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Native Activists Seek Justice Department's Help Investigating Indigenous Man's Death In Omaha06:05
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Douglas County Attorney Don Kleine , left, watches a June 5, 2017 police video showing the arrest of 29-year-old Zachary Bearheels, a mentally ill Oklahoma man, Wednesday, July 26, 2017 in Omaha, Neb. (Nati Harnik/AP)
Douglas County Attorney Don Kleine , left, watches a June 5, 2017 police video showing the arrest of 29-year-old Zachary Bearheels, a mentally ill Oklahoma man, Wednesday, July 26, 2017 in Omaha, Neb. (Nati Harnik/AP)
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The family of Zachary Bearheels, a 29-year-old from the Rosebud Sioux and Kiowa Apache tribes, say he was experiencing a mental health crisis when he died in the custody of Omaha police in 2017.

All four officers involved have been fired by the Omaha Police Department. Activists across Indian Country are asking the U.S. Department of Justice to investigate whether they should be held criminally responsible.

"I watched a clip where they hit this handcuffed man 13 times," activist Frank Lamere from the Winnebago Tribe said earlier this month after charges against an officer who punched Bearheels repeatedly in the head were dropped. "Good god, justice is hard, but it's not that hard."

Another officer who fired his taser at Bearheels 12 times was found not guilty of second-degree assault in December.

Bearheels, who suffered from schizophrenia and bipolar disorder, was unarmed when police approached him.

"He was brutally tased and beat to death by the very people who were supposed to be administering aid and crisis management to him," Bearheels' sister Adrianne Chalepah told Here & Now's Peter O'Dowd. "He needed very badly for a professional to intervene and get him to safety."

Interview Highlights

On her relationship with Bearheels

"Well, technically as most people understand it, we're first cousins. But in our tribe, the Kiowa Tribe, we don't have a word for 'cousin.' All the cousins are looked at as siblings. And so culturally we grew up as brother and sister ... we grew up together since we were babies."

"Here is someone saying, 'We failed,' and it honestly feels like, 'Oops, we messed up on the job,' as if they work at a fast food place and they messed up an order or something."

Adrianne Chalepah

On the "erratic behavior" that officers were responding to

"To my knowledge all he was doing was talking to himself and licking windows and doing the very things that he would do if he was having a crisis. ... His behavior is what was emphasized in the court with the first officer who was tried for assault, which I felt was very disturbing because the officer didn't have schizophrenia or any other mental disease. So I don't understand why Zach's behavior was such an issue when he was sick. You know, you would not become so critical of someone who has cancer and was in need of a doctor. But at the same time, for those who understand schizophrenia, there's nothing odd about talking to yourself when you have that condition."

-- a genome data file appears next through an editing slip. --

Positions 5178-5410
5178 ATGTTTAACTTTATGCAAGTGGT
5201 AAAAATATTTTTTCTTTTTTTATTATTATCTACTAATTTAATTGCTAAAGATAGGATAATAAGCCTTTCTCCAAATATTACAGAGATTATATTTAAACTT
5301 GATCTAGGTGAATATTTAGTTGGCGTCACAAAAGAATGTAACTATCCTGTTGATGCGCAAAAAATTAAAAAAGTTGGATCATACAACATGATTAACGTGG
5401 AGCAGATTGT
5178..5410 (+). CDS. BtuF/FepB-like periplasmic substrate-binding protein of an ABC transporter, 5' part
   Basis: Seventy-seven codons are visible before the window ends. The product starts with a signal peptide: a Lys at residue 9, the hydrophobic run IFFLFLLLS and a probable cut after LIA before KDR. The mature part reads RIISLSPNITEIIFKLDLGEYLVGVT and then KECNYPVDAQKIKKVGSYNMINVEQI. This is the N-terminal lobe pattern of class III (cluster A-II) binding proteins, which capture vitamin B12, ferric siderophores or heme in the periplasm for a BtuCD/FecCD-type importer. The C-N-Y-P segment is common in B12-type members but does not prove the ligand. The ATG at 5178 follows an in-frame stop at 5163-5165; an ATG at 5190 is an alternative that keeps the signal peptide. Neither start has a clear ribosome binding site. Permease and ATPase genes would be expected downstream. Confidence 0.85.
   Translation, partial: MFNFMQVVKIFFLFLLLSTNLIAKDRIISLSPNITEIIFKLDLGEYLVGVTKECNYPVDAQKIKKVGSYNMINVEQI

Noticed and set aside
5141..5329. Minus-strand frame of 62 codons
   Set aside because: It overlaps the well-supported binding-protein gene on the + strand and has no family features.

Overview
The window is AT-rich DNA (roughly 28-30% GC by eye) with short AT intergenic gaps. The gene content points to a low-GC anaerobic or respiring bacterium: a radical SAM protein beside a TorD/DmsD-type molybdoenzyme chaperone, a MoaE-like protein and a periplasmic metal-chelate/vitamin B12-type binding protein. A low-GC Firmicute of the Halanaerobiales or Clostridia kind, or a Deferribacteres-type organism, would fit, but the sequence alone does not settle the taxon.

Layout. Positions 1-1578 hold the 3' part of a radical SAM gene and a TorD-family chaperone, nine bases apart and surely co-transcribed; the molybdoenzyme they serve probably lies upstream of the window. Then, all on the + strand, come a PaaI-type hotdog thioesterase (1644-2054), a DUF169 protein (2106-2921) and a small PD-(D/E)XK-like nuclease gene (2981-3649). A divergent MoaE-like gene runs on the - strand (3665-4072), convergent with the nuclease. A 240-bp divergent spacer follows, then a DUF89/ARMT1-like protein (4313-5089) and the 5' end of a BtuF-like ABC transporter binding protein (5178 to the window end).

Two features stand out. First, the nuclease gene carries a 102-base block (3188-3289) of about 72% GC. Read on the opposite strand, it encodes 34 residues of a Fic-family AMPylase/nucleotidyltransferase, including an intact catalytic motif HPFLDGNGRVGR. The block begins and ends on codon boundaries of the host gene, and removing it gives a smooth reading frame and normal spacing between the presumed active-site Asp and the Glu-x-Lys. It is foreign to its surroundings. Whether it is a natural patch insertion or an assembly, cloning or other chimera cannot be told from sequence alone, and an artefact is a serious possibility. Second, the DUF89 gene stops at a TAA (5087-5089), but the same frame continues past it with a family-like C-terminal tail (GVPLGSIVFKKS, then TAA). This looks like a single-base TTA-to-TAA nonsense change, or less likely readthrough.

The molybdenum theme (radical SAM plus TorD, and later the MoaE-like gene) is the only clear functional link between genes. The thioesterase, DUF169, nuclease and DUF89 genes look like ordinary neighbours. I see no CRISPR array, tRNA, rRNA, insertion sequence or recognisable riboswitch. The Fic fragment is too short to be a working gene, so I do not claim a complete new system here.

On whether she takes comfort in the Omaha police chief's admission

"No, it hurts even more, because here is someone saying, 'We failed,' and it honestly feels like, 'Oops, we messed up on the job,' as if they work at a fast food place and they messed up an order or something. What happens, though? You can't mess up on the job and take someone's life. We can't live in a world where it's that dangerous."

On why stories of Native people being killed by police rarely break through the mainstream news cycle

"Because Native people in this country are completely ignored and dehumanized. You know when it comes to mascots and media and Hollywood, we're oftentimes portrayed as being people of the past, not as current living human beings. I don't think that this country even factors us in when talking about any of these issues in our country. Which is very hurtful because we have right now the highest rate of death by police in this country than any other group. And so the fact that we don't have very much attention on it is very disheartening."


Savannah Maher produced this interview, edited it for broadcast with Kathleen McKenna and adapted it for the web.

This segment aired on March 12, 2019.

Peter O'Dowd Twitter Senior Editor, Here & Now
Peter O’Dowd has a hand in most parts of Here & Now — producing and overseeing segments, reporting stories and occasionally filling in as host. He came to Boston from KJZZ in Phoenix.

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Savannah Maher Twitter Associate Producer, Here & Now
Savannah Maher was formerly an associate producer for Here & Now. Her work has also aired on New Hampshire Public Radio and WCAI, and appeared on NPR's Code Switch blog.

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